Extending Research Impact Literacy

Bayley, J.E. and Phipps, D. (2019) Extending the Concept of Research Impact Literacy: levels of literacy, institutional role and ethical considerations. Emerald Open Research. 1:14 https://emeraldopenresearch.com/articles/1-14/v1 



Building on the concept of ‘impact literacy’ established in a previous paper from Bayley and Phipps, here we extend the principles of impact literacy in light of further insights into sector practice. More specifically, we focus on three additions needed in response to the sector-wide growth of impact: (1) differential levels of impact literacy; (2) institutional impact literacy and environment for impact; and (3) issues of ethics and values in research impact. This paper invites the sector to consider the relevance of all dimensions in establishing, maintaining and strengthening impact within the research landscape. We explore implications for individual professional development, institutional capacity building and ethical collaboration to maximise societal benefit. 


This month I am writing about our own work on research impact literacy. This paper, published on Emerald Open Research, updates an earlier paper published in Evidence & Policy (and still available on fast track). The extended concept published summer 2019 adds some important features. 

  • Introduces levels of literacy: basic, intermediate and advanced. For individuals this is aware of the evidence on impact, engaged with the evidence on impact, critical of the evidence of impact. For institutions this is supportive of research impact, enabling research impact and driving research impact. 
  • Introduces the “why” of impact to complement the “who”, “what” and “how” of impact. “Why” includes the reason for undertaking impact, the ethics of impact (see blog on grimpacts and himpacts) and the values that underpin the pursuit of impact. 
  • Extends the concept of institutional research impact literacy as mentioned in #1 above. 

It is this last element that I feel has the most immediate potential for making an impact on impact. Most impact literature is focused on the tools and practices at the research(er) level by understanding, supporting and assessing impact in research projects. The institution plays a critical role in mediating between the public policies that drive impact (i.e. REF in UK, PBRF in New Zealand, E&I in Australia) and the researchers who are undertaking impact related work. But the roles of the institution are almost always overlooked. Our extended concept of research impact literacy identifies five elements which may be used to assess an institution’s readiness to support impact in a healthy manner: commitment, connectivity, coproduction, competencies, clarity. 

These 5Cs form the basis of a tool that is underpinned by this published article. The Institutional Impact Health Workbook (also published by Emerald and available here) allows institutions to “diagnose” along the 5Cs, identify gaps, develop a “prescription” and encourages a check up at 6, 12 and 24 months after implementing the prescription.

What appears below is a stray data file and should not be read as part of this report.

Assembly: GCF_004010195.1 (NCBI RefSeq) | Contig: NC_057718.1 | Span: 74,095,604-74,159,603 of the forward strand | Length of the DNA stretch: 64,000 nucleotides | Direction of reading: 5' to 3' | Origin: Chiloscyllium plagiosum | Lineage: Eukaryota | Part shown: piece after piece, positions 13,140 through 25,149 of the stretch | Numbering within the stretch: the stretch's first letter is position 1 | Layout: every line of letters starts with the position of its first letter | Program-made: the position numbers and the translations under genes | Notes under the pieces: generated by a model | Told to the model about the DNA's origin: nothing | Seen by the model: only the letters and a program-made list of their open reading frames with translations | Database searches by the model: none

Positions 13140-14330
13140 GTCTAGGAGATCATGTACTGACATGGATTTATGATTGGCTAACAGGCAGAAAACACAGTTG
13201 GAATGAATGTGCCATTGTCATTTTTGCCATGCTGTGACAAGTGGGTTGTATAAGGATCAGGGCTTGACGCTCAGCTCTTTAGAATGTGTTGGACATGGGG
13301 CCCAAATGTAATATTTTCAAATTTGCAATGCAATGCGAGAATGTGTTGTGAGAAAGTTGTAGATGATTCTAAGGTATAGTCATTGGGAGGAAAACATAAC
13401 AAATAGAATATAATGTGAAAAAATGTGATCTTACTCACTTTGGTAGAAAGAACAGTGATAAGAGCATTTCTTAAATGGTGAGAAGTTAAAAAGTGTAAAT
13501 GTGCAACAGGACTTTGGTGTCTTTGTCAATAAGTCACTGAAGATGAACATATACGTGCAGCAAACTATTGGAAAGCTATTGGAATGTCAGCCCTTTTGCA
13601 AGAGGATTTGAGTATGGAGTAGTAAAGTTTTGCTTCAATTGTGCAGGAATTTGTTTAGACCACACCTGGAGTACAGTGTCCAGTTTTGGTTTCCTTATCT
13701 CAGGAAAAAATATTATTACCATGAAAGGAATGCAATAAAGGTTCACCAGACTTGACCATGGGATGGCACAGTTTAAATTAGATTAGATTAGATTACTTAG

Institutional practices, policies and services are the focus of Research Impact Canada. While we ultimately want to support our researchers, students and their research partners at the project level, we work as a community of practice sharing institutional practices and learning from each other. For the most part we are research and related support/professional staff. We are not researchers. 

But here’s one gap in what is an important extension to an important concept: it remains a concept. The concept is derived from our practices but has yet to empirically interrogated. In the words of Amanda Cooper, a reviewer on the article, “I really enjoyed reading this article, and the length of this review is indicative of how thought-provoking the concept of research impact literacy is to me! I cannot stress enough the contribution to the field that Bayley and Phipps are making by trailblazing tools and models from the ground up on how to go about understanding and measuring research impact. This article should be indexed – and I look forward to empirically interrogating it further in my work. (emphasis added) 

Amanda, we remain ready to be studied! 


Questions for brokers:

  • What is the focus of your impact function: the individual or the institution? Why? 
  • Institutional health check also works (with a little adaptation ie language around students/faculty) for non-academic organizations seeking to broker evidence. Is your organization or institution ready to support impact? Is it supporting, enabling or driving impact? How do you know (i.e. did you use the Healthcheck tool)? 
  • Open research publishing. Where the manuscript is published in days, available in open access and the reviews and the reviewers are open. Is this a terrifying or exciting disruption of scholarly publishing? 


Research Impact Canada is producing this journal club series as a way to make evidence on KMb more accessible to knowledge brokers and to create on line discussion about research on knowledge mobilization. It is designed for knowledge brokers and other knowledge mobilization stakeholders. Read this open access article. Then come back to this post and join the journal club by posting your comments